For the great majority of our boys and girls, the kind and amount of education they may hope to attain depends, not on their own abilities, but on the family or community into which they happen to be born.
—Truman Commission (President’s Commission on Higher Education, 1947)
Recognizing the central role that access to higher education plays in economic mobility and a strong democracy, President Harry S. Truman commissioned the first ever federal analysis of the state of higher education in 1946 (The American Presidency Project, n.d.). The subsequent six volume Higher Education for American Democracy commission report (President’s Commission on Higher Education, 1947) highlighted major limitations of the United States’ educational system, including overcrowding and limited access to students without exceptional talent and financial resources. This report was a call to action to increase access to higher education for Americans.
To address these barriers, a series of sweeping higher education reforms were instituted. Community colleges began offering 2-year degrees and free public education for the first 2 years of college beginning in the 1940s, and continue to serve as a path or ultimate destination for postsecondary degrees for millions of Americans every year (Ginder, Kelly-Reid, & Mann, 2018). The Higher Education Act of 1965 further increased access to continued education through the advent of modern financial aid through the Pell Grant (named in honor of HEA sponsor Senator Claiborne Pell). To date, the proportion of students qualified to receive the Pell Grant remains the most commonly used proxy measure for determining the populations of low-income students at institutions of higher education (Janice & Voight, 2016). Although scholars debate whether Truman’s reform aims were ever truly achieved, particularly with respect to access (Hutcheson, 2007), the state of higher education was transformed by these federal reforms (Gilbert & Heller, 2013).
Modern higher education has become increasingly unrealistic for many students from low-income families (families whose taxable income did not exceed 150% of the federal poverty level, determined by factors such as family size and location). As of January 2019, a family of four would be designated “low-income” if the combined household income was anywhere from $38,625 in the contiguous United States to $48,285 in Alaska (US Department of Education, 2019). In 2017, Hispanic households and Black households had substantially lower median household incomes ($49,793 and $40,232, respectively) than White households ($63,704) and Asian households ($83,456; Guzman, 2018), making students from ethnic minorities disproportionally represented in this low-income family designation.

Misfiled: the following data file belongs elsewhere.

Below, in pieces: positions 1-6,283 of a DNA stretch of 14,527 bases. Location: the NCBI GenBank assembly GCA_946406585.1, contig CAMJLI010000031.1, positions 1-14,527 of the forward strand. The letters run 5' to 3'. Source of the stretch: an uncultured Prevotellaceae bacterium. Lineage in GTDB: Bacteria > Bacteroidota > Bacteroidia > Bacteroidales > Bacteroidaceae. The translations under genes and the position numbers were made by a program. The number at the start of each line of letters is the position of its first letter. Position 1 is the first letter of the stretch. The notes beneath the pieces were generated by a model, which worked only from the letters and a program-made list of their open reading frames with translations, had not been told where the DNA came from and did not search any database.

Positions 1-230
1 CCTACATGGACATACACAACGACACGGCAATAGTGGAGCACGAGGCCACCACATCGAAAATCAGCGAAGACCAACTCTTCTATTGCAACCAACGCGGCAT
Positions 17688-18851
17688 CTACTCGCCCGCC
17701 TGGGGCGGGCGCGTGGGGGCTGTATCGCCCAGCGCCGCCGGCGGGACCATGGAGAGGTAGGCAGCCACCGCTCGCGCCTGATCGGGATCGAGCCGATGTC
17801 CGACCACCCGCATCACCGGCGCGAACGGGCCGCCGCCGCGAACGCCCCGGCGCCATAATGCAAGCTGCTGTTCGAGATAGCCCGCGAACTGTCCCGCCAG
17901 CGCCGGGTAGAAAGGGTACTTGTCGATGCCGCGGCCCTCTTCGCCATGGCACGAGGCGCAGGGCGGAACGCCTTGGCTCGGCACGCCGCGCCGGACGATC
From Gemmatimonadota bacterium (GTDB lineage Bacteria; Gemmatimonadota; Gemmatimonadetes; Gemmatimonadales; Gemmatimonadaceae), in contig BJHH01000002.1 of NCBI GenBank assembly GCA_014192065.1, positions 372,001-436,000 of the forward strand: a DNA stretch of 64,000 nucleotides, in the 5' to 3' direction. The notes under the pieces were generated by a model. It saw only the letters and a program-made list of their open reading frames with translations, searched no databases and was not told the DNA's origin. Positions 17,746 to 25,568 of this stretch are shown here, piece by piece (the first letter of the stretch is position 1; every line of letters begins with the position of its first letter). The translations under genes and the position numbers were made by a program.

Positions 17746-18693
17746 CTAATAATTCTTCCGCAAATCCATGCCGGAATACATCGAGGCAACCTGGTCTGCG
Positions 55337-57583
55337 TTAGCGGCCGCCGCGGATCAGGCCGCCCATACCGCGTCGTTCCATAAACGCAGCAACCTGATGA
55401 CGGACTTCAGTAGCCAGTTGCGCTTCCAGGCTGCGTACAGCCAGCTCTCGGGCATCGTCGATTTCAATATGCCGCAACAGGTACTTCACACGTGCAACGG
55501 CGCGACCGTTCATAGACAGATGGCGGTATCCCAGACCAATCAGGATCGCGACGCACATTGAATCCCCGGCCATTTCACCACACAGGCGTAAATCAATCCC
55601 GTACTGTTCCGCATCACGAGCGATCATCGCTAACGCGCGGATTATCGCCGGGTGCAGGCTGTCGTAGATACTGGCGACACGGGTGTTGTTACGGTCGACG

Issues of financial access are a systemic challenge to diversity in higher education. Compared to students from affluent households, students from low-income families are more likely to drop out of high school (America’s Promise, 2014), less likely to enroll in college (Carnevale, Smith, Melton, & Price, 2016), more likely to require compulsory remedial coursework during college (Radwin, Wine, Siegel, & Bryan, 2013), and are four to five times less likely to earn a 4-year degree (Lauff & Ingels, 2013; Pell Institute, 2016). Federal financial aid policies have also shifted, prioritizing scholarships and financial support for students from middle-income families, leaving students from low-income households to shoulder the burden of unmet financial need through other forms of financial aid like federal and private loans (Shapiro, Dundar, Yuan, Harrell, & Wakhungu, 2014).
To help mitigate the high cost of attendance, many low-income students choose to work through college. Research shows that working students are more likely to earn poor grades, especially as they approach full-time employment (Carnevale et al., 2016). Students from diverse backgrounds are again overrepresented in this category. Working students are more likely to be over 30 years of age, female, Black or Latino, first-generation college students, and English language learners or students who speak English as a second language (Carnevale & Smith, 2018). Students may simply choose to complete their degrees more slowly to balance work and school, but this also reveals the disparity between affluent and poor students. Part-time students are only half as likely to complete a college degree in 6 years compared to full-time students, with Black and Hispanic students disproportionately overrepresented in part-time enrollments (Shapiro et al., 2014).
The financial barriers described previously make it difficult for traditionally underrepresented populations to persist in college and earn a degree. For students entering college during 2016, 85.3% of Asian students and 78.6% of White students persist through the first year of college and reenroll during the second year, compared to only 67.0% of Black students and 70.7% of Hispanic students (NSC Research Center, 2018). This achievement gap appears to only widen over time. For students entering college during 2010, 38% of Black and 45.8% of Hispanic students had completed their 4-year degree by 2016, compared to 63.2% of Asian students and 62.0% of White students (NSC Research Center, 2017).
Taken together, these statistics on income and financial accessibility demonstrate that there are wide-spread systemic barriers for low-income and minority students pursuing higher education. One way to promote diversity within the field of behavior analysis could be to find ways to recruit and retain a more diverse group of undergraduates entering the field. Although it may not be possible for professors to directly target many of the costs associated with higher education, professors have direct control over one major hidden cost of education: required course materials and textbooks.
Textbook Affordability and Open Educational Resources